In the rapidly evolving world of electronic music, it's all but impossible to keep track of every new artist, label, party, and genre. At the same time, certain names will inevitably pop up again and again at the XLR8R office, some of which we've only given passing mention to on the site. In an effort to get our readers up to speed with some of the things—both new and old—that we've been digging lately, we recently launched a new feature series called 'Get Familiar,' which aims to shine a spotlight on subjects we think are worthy of a little more attention.
With cheap imitations of old Chicago house and Italo gems appearing with increasing frequency, it could be said that few artists working with these sounds are as committed to authenticity as Massimiliano Pagliara. The Italian may wear his influences on his sleeve, but since moving to Berlin over half a decade ago, he's been discreetly amassing a discography that's well on its way to becoming as distinct as that of producers such as Legowelt, Prosumer, or Daniel Wang.
Fittingly, it was Wang that gave Pagliara his first outing, releasing the Transmissions Florales EP via his own Balihu Records in 2008. Exhibiting a fondness for synthetic rhythms laced with slow-burning, psychedelic textures, the music was recorded using an assortment of analog gear that Pagliara had purchased in order to authentically emulate the sounds of the Patrick Cowley tracks and '80s disco records he loved. "It felt more natural to me to choose the hardware way instead of the software-only kind of direction," he explains. "After buying my first analog synth, a Roland SH-101, I simply fell in love and became addicted to machines."
Whereas Wang's productions usually come with a certain Chicago-style grit to them, Pagliara's music has a sheen that piqued the interest of those behind Frankfurt's renowned Robert Johnson club, who asked him for tracks whilst in the process of launching label offshoot Live At Robert Johnson.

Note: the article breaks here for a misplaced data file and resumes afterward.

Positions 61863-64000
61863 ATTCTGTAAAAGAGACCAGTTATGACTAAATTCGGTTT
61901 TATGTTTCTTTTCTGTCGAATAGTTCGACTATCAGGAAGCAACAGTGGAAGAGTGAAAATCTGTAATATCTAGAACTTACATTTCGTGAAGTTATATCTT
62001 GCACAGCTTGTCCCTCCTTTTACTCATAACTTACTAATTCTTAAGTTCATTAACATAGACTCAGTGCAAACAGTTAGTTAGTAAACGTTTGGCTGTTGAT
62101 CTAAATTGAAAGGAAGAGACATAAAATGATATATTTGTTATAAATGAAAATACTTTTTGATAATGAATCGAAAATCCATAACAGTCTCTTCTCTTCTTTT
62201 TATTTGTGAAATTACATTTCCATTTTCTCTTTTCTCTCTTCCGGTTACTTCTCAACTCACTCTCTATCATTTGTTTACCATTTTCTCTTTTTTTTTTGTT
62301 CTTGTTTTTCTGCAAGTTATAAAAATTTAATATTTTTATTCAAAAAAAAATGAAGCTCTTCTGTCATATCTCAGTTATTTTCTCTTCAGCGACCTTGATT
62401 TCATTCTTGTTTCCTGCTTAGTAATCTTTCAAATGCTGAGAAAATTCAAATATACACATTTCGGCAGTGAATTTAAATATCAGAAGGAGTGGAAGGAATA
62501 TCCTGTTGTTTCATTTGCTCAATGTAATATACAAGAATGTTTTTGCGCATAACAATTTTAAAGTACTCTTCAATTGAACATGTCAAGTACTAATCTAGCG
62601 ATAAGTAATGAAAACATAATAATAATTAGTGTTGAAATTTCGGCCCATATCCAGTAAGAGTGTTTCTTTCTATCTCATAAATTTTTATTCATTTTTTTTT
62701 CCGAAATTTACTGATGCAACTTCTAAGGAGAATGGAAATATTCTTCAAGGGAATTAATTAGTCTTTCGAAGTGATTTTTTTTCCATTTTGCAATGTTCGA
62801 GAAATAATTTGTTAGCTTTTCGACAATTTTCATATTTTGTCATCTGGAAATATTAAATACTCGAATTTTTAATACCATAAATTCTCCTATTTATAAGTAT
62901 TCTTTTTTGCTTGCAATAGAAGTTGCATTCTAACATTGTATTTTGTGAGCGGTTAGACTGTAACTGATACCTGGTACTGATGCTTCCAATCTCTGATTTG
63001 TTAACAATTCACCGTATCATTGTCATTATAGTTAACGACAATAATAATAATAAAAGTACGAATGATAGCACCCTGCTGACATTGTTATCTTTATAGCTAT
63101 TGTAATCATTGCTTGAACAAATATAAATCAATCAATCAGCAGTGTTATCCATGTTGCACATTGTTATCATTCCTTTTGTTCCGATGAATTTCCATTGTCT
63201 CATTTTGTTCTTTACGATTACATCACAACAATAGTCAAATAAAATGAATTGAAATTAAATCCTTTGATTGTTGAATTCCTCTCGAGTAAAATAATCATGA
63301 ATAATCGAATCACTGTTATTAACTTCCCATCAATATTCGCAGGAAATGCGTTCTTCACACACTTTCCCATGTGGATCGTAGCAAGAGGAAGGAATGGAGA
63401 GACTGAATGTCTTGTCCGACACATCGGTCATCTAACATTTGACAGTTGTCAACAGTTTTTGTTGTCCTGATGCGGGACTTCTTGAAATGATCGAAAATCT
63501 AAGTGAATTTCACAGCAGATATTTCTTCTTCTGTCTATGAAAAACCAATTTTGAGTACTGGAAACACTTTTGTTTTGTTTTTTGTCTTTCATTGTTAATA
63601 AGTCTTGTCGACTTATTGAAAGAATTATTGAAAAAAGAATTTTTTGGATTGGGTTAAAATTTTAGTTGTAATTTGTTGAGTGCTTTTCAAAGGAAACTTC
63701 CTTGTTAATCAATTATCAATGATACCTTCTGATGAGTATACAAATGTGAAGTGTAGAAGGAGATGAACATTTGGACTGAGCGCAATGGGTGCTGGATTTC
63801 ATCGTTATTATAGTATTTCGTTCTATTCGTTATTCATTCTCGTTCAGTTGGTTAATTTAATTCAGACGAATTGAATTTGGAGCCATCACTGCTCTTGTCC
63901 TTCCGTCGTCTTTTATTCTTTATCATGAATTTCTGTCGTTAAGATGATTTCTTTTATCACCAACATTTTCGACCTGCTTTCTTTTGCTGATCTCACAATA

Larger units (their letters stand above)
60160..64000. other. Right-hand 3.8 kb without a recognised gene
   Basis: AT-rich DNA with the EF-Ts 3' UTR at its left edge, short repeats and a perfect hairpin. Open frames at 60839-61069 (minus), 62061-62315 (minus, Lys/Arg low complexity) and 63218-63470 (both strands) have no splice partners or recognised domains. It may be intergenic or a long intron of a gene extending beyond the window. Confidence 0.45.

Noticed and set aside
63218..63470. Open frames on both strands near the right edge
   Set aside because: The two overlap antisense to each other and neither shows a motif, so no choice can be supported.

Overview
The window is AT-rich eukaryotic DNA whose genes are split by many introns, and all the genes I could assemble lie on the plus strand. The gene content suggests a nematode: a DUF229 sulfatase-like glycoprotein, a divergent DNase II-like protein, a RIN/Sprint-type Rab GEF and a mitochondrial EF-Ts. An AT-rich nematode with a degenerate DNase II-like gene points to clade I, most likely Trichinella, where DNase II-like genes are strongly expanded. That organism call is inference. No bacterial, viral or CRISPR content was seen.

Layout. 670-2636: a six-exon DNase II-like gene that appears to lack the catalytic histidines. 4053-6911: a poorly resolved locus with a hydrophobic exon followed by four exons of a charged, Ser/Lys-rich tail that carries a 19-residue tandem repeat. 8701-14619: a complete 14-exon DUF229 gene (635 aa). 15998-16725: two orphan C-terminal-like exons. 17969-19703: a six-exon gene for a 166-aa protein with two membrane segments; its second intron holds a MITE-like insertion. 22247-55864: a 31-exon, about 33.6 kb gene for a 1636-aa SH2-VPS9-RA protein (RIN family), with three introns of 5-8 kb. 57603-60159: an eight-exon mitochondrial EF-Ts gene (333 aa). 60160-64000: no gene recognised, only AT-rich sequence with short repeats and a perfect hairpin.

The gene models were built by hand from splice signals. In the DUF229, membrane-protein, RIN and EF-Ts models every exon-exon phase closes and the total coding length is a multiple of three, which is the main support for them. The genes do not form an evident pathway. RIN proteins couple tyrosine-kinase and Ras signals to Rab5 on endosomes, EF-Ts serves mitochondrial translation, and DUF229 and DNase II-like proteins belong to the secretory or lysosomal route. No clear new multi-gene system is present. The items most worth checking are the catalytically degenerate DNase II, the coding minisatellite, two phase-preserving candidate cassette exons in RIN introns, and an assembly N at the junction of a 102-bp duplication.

This material would form the Toxic Love EP in 2009, which saw Pagliara further exhibiting his natural melodic sense and proving that he could craft a killer vocal cut in the process. Records for Amsterdam's Rush Hour and the underrated Meakusma imprint followed, but it was the release of his 2011 debut full-length, Focus For Infinity (which also spawned a couple of superb remix singles), that he began to be held in the same high regard as labelmates Lauer and Roman Flügel.
While many of today's producers struggle with the album format, it's a place where Pagliara thrives, his expansive compositions finding common ground with both Gatto Fritto's cosmic sprawl and Mark E's steady grooves. His tunes rarely rise much above 110 bpm, but more importantly, they all exude the awareness of an artist who began collecting records a long time before he started making them. "DJing came before production," Pagliara says. "My sets are usually quite eclectic, somewhere between house and disco and all the sub-genres that these two main categories include. Even as a DJ, I do have a special weakness for productions that are made with real machines."
With One Another
Three years on, and with a handful of other singles behind him, Pagliara is on the verge of releasing his second album, With One Another. Punchier, and packing more direct thrills than his debut, the LP includes an impressive list of collaborators, such as Telephones, Lee Douglas, Benedikt Frey, and Panorama Bar resident nd_baumecker, who had previously struck up a partnership with Pagliara under the Drei Fragezeichen moniker. Much like his music, it's clear these relationships are something he values—and considers—a great deal. "These past two years especially, my friends in general really meant a lot to me and so I have been thinking a lot about the importance of a friendship. From this, I went on and started thinking about artistic collaborations as the possibility to exchange something really deep and intense, like a friendship can be."